Difference between revisions of "2019 AIME I Problems/Problem 9"
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− | ==Problem | + | ==Problem== |
− | Let <math>\tau (n)</math> denote the number of positive integer divisors of <math>n</math>. Find the sum of the six least positive integers <math>n</math> that are solutions to <math>\tau (n) + \tau (n+1) = 7</math>. | + | Let <math>\tau (n)</math> denote the number of positive integer divisors of <math>n</math> (including <math>1</math> and <math>n</math>). Find the sum of the six least positive integers <math>n</math> that are solutions to <math>\tau (n) + \tau (n+1) = 7</math>. |
==Solution== | ==Solution== | ||
− | In order to obtain a sum of 7, we must have: | + | In order to obtain a sum of <math>7</math>, we must have: |
− | * either a number with 5 divisors (''a fourth power of a prime'') and a number with 2 divisors (''a prime''), or | + | * either a number with <math>5</math> divisors (''a fourth power of a prime'') and a number with <math>2</math> divisors (''a prime''), or |
− | * a number with 4 divisors (''a semiprime'') and a number with 3 divisors (''a square of a prime''). (No integer greater than 1 can have fewer than 2 divisors.) | + | * a number with <math>4</math> divisors (''a semiprime or a cube of a prime'') and a number with <math>3</math> divisors (''a square of a prime''). (No integer greater than <math>1</math> can have fewer than <math>2</math> divisors.) |
− | Since both of these cases contain a number with an odd number of divisors, that number must be an even power of a prime. These can come in the form of a square like <math>3^2</math> with 3 divisors, or a fourth power like <math>2^4</math> with 5 divisors. We then find the smallest such values by hand. | + | Since both of these cases contain a number with an odd number of divisors, that number must be an even power of a prime. These can come in the form of a square-like <math>3^2</math> with <math>3</math> divisors, or a fourth power like <math>2^4</math> with <math>5</math> divisors. We then find the smallest such values by hand. |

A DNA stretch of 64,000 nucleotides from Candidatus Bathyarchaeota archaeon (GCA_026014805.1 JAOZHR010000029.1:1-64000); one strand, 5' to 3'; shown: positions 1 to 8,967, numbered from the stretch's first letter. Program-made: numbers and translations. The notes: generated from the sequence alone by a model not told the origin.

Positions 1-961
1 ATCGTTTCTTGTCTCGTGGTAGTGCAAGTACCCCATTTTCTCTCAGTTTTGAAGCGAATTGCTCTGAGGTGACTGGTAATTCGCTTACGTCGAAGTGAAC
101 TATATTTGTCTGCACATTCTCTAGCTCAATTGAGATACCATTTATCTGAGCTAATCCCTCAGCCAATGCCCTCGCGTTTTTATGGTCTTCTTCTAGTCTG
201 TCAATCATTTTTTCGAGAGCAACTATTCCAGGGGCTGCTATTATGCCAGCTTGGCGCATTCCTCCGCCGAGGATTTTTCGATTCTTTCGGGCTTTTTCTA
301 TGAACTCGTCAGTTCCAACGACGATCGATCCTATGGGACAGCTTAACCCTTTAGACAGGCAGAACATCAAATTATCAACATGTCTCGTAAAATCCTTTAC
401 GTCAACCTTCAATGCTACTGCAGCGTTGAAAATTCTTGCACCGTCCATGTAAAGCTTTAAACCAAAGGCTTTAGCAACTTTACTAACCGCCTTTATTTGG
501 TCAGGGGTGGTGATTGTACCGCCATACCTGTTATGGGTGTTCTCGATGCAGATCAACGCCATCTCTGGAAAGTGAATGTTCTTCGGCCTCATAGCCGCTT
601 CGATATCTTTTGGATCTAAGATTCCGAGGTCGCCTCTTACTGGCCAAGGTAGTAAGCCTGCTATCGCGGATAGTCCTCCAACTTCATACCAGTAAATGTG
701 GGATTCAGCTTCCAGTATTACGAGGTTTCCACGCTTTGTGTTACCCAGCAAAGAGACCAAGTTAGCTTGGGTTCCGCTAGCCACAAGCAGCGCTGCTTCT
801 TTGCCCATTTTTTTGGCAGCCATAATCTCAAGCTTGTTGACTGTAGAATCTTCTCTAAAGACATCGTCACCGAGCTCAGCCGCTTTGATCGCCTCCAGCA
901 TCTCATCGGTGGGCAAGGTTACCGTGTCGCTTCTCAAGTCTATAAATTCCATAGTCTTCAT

− | * <math>2^2</math> has two possibilities: 3 and 4 | + | * <math>2^2</math> has two possibilities: <math>3</math> and <math>4</math> or <math>4</math> and <math>5</math>. Neither works. |
− | * <math>3^2</math> has two possibilities: 8 and 9 | + | * <math>3^2</math> has two possibilities: <math>8</math> and <math>9</math> or <math>9</math> and <math>10</math>. <math>\boxed{(8,9)}</math> and <math>\boxed{(9,10)}</math> both work. |
− | * <math>2^4</math> has two possibilities: 15 and 16 | + | * <math>2^4</math> has two possibilities: <math>15</math> and <math>16</math> or <math>16</math> and <math>17</math>. Only <math>\boxed{(16,17)}</math> works. |
− | * <math>5^2</math> has two possibilities: 24 and 25 | + | * <math>5^2</math> has two possibilities: <math>24</math> and <math>25</math> or <math>25</math> and <math>26</math>. Only <math>\boxed{(25,26)}</math> works. |
− | * <math>7^2</math> has two possibilities: 48 and 49 | + | * <math>7^2</math> has two possibilities: <math>48</math> and <math>49</math> or <math>49</math> and <math>50</math>. Neither works. |
− | * <math>3^4</math> has two possibilities: 80 and 81 | + | * <math>3^4</math> has two possibilities: <math>80</math> and <math>81</math> or <math>81</math> and <math>82</math>. Neither works. |
− | * <math>11^2</math> has two possibilities: 120 and 121 | + | * <math>11^2</math> has two possibilities: <math>120</math> and <math>121</math> or <math>121</math> and <math>122</math>. Only <math>\boxed{(121,122)}</math> works. |